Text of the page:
More and more scientists now see advantages in automating some of their more repetitive or error-prone tasks. Michael Eisenstein takes a look at systems that are helping to bring robotics into the academic and clinical research laboratory.
Robots—they are not just for big pharma anymore. To be sure, the extent of automation in the academic and clinical sector may not be at the room-filling scale seen in the worlds of drug development and industrial production, but as biological screens swell in size, the incentive to automate repetitive tasks becomes more compelling. “We have a research program centered on the functional interrogation of cDNAs that has a high dependence on automation,” says Brian Seed, a researcher who also comanages a shared genomics automation core at Massachusetts General Hospital, “and we try to encourage people to rely on our automation group instead of going it alone.”
Wendy Lauber, global marketing manager at Tecan, sees this as a growing trend. “Our non-industry customers are discovering the benefits of automating parts of the process from which they would like to free up their people and reduce the manual labor,” she says. “And most importantly, they're finding the need for consistency of the data that they're using.” As the number of wells and plates in an experiment grows, the physical strain on the research staff—and the likelihood of a careless error—increases, and Seed emphasizes this benefit of automation over any potential speed or cost gains. “It provides you with greater overall reliability by diminishing human error,” he says, “and that is the most important thing that it does.”
Genetic research has been a key area of development in this regard, with its reliance on repetitive tasks (for example, DNA minipreps and PCR setup) and a broad range of increasingly high-throughput screens (for example, RNA interference studies and genetic interaction screens), and several companies are now offering automated solutions that attempt to simplify these routines for laboratories working at virtually every level of throughput.
Pick and choose
Most genetic assays begin with the selection of positive clones—identifying cells that show a particular growth or resistance, or other gene expression phenotype, and then transferring them from the culture dish to a tube or multiwell plate for further analysis. As every technician knows, this can be a tedious exercise in eye strain, and for many of the large-scale screens currently being performed, manual picking is an unrealistic option.
Genetix manufactures a wide variety of clone-picking instruments and touts the claim that their instruments served as the standard platform for six out of seven sequencing centers involved in the Human Genome Project. Available options range from the QPix2, a benchtop system suitable for picking clones, replicating plates or gridding clones onto membranes, to the MegaPix, a high-capacity workstation with an automated plate delivery system. These platforms digitally image each plate to identify clones of interest based on user-established parameters, and then use a 96 pin–based transfer system to mediate the transfer, with the pins being sterilized by washing, heat and ultraviolet light between picks. These systems are designed primarily for bacteria, yeast and viral plaques, but Genetix also offers the ClonePix instrument for the picking and transfer of adherent mammalian cell lines.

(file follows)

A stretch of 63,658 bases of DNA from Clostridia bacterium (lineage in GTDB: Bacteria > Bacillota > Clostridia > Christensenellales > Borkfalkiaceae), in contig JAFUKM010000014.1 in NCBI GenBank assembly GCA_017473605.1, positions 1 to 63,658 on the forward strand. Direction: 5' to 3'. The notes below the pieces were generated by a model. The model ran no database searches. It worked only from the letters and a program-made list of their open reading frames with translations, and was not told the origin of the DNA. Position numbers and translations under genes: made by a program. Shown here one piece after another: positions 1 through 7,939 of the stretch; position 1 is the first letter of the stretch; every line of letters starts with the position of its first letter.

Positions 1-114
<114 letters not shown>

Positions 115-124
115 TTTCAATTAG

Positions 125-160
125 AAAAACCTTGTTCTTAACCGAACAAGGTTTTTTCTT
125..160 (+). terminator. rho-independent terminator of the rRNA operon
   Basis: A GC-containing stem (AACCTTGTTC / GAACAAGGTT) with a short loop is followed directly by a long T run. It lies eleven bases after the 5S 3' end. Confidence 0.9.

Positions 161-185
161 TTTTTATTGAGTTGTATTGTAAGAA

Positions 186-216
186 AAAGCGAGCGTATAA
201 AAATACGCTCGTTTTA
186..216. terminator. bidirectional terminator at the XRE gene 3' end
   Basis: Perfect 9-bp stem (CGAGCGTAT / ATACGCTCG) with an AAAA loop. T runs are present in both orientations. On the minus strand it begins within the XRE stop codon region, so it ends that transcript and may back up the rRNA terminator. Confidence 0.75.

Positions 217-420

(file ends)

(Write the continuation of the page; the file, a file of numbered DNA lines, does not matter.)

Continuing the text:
The PM-1s Colony Picker, manufactured by Microtec Nition but distri-buted by B-Bridge International in North America, may offer a more budget-friendly alternative for the smaller lab, with a lower price tag and a smaller benchtop footprint (roughly 350 square centimeters), although this comes at the cost of reduced throughput. The PM-1s uses a similar picking process, imaging plates with a built-in four-megapixel digital camera, then using a needle to pick colonies. The PM-1s uses a three-step sterilization process—brushing, ethanol rinse and heat—to clean its needles, but also features the option of automatic needle replacement between picks.
For labs that have already made the decision to automate with one of Hamilton Life Science Robotics' MICROLAB platforms, the EasyPick module is an option. EasyPick incorporates a light table, a charge-coupled device camera and software for the analysis of captured colony images. “You can take pictures and then do the selection of the right colonies that you want to pick,” says Roland Borner, product manager for genomics, “so the user has different things that they can choose from, such as how big the colonies should be, or the shape or color of the colonies.” The system is capable of automated isolation of yeast, bacteria and phage plaques, and based on the configuration of the individual MICROLAB system, users can set up programs that follow this process with other sample preparation functions, such as nucleic-acid or protein purification.
Nucleic acids come clean
Collecting large numbers of clones—or tail clips or blood samples, for that matter—just leads the investigator to yet another highly repetitive, but potentially problematic, process: nucleic acid preparation. In an industry-scale setting, this will often be handled by adding just one more robotic module, but for small- and medium-throughput labs, stand-alone solutions are a more economical and realistic option. “Scientists in the academic and clinical realm don't want to spend their time troubleshooting or optimizing systems,” says Hemanth Shenoi, product manager for integrated systems at Promega. “They want to be able to get consistant results because what they're working on isn't integration or robotics, it's biology.”
With this in mind, Promega developed the Maxwell 16, a benchtop instrument that uses a cartridge-based system to perform simultaneous genomic DNA or total RNA preparation for up to 16 raw samples. Each sealed cartridge contains prealiquoted buffers and paramagnetic particles functionalized for the purification process. Rather than adding and removing buffers from the sample well, the Maxwell 16 instrument uses an automated plunger to transfer the nucleic acid–bound particles from well to well. This plunger also provides crushing action at the lysis stage, allowing the use of many different sample materials. “I've used it with prokaryotic and eukaryotic cells,” says Daniel Kephart, head of the Promega Scientific Applications Support Group. “You can actually put a 1-cm piece of mouse tail right into the cartridge and there's enough force to smash that sample up with high efficiency and extract the nucleic acids.” The system also benefits from a small footprint, about the size of a laptop computer, which makes it easy to fit into a laboratory in a standard hood, or even a mobile laboratory setting.